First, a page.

Taking these issues into consideration, the study says, people were asked to what extent they think CCTV cameras in public places can be used against women to monitor them. Across India, “two of every ten respondents (21%) completely agreed that there is a possibility of cameras being used against women in public places to monitor them.”
All-India survey results
“On the other hand”, it says, “One-fourth of respondents (26%) strongly disagree with the possibility. One out of two people are of the opinion that CCTVs in public places can be used against women to monitor them.”
“In many cases”, the study believes, “These are targeted at vulnerable categories, such as children, women, and those from marginalised sections of society. For instance, in the ‘Sulli Deals’ incident of 2021, pictures of several Muslim women were posted online without their consent, to be ‘auctioned off’. The legal vacuum or the lack of laws to tackle these specific crimes also becomes apparent with their rising instances.”
Stating that there also exists gender gap in the use of digital technologies for online transactions, the study says, “While four of every ten (39%) men were very comfortable making online transactions using debit or credit cards, the proportion of women was just three of every ten (30%). This could be because of the stark digital gender divide present in India.”
It adds, “The Mobile Gender Gap Report 2022 points out that in India, smartphone ownership of men increased from 36 percent in 2019 to 41 percent in 2020 and 49 percent in 2021. Whereas, for women, this number is 14 percent, 25 percent and 26 percent for the years 2019, 2020 and 2021 respectively.”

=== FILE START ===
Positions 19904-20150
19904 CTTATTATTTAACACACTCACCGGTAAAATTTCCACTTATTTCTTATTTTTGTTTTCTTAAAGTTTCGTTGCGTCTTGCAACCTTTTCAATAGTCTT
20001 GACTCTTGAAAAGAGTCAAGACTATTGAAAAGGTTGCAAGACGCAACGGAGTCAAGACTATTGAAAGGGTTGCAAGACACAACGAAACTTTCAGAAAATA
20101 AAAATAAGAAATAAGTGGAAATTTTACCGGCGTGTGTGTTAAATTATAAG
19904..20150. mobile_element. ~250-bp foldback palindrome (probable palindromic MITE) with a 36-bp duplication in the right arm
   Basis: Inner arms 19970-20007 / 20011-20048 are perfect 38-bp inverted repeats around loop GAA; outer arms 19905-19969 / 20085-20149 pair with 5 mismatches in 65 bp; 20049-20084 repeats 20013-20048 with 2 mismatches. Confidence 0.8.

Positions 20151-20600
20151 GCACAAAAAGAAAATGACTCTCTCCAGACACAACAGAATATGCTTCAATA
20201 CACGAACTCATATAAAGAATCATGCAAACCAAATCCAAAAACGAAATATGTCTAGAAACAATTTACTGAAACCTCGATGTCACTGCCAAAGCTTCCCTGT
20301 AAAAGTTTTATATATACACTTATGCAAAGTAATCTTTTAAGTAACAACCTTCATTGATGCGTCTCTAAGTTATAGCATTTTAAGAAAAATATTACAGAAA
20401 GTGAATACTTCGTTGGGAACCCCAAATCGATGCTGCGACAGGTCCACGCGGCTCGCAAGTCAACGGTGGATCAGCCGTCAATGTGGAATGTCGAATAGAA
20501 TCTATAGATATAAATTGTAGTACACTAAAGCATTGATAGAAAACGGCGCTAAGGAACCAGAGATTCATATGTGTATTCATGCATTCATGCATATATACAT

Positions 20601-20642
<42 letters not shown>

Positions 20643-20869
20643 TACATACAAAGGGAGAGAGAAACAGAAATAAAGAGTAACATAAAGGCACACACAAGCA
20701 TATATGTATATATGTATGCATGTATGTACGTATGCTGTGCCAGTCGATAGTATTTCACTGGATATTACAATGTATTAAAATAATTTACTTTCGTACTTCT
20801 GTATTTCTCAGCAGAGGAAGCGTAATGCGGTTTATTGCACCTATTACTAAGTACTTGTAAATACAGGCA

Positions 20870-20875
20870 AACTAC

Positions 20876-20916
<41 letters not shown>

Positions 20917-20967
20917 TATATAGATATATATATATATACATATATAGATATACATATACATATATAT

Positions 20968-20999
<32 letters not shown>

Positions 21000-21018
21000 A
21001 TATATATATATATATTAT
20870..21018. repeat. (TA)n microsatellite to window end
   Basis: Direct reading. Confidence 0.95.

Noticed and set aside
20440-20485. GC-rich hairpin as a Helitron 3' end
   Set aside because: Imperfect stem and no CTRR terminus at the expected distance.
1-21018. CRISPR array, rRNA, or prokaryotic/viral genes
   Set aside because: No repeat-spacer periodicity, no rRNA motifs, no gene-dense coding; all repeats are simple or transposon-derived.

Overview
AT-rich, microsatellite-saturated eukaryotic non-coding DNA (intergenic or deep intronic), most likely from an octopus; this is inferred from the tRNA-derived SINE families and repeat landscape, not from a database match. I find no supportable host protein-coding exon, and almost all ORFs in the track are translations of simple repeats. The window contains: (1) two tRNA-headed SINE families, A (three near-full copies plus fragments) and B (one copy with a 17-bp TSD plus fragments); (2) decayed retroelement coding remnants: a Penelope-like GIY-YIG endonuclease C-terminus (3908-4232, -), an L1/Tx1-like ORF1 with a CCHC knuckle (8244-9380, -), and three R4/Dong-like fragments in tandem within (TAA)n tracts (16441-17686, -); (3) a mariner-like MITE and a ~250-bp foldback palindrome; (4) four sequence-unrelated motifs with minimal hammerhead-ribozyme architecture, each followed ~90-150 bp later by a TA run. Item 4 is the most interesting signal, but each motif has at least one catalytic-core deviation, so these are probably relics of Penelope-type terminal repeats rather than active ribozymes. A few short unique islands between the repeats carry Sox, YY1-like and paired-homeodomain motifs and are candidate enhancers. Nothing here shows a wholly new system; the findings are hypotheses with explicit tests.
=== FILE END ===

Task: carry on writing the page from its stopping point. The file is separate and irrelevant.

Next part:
When it came to sharing their GPS location with their spouse or family members, the study says, “Around one-fourth of the respondents (26%) expressed some form of anxiety while about one in three (33%) expressed no form of anxiety. However, a little over a quarter (27%) said that they never shared their locations with their family or spouse.”
“Out of those who felt some form of anxiety about sharing their location, the difference between men (27%) and women (24%) was not that significant. But 30 percent of the women said that they never shared their GPS location with their families or spouse. A possible reason for this could be that women don’t use phone (smartphones) as much as their male counterparts”, the study underscores.
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*Editor. Counterview 

Comments

Are crimes against women perpetrated by other women? NO--they are perpetrated by men. So, the surveillance should be directed towards men. Keep them in check and start teaching them from childhood to respect ALL women.

But then, who has the guts to track men--the mere suggestion will trigger a revolt because their independence and freedom are being trampled on.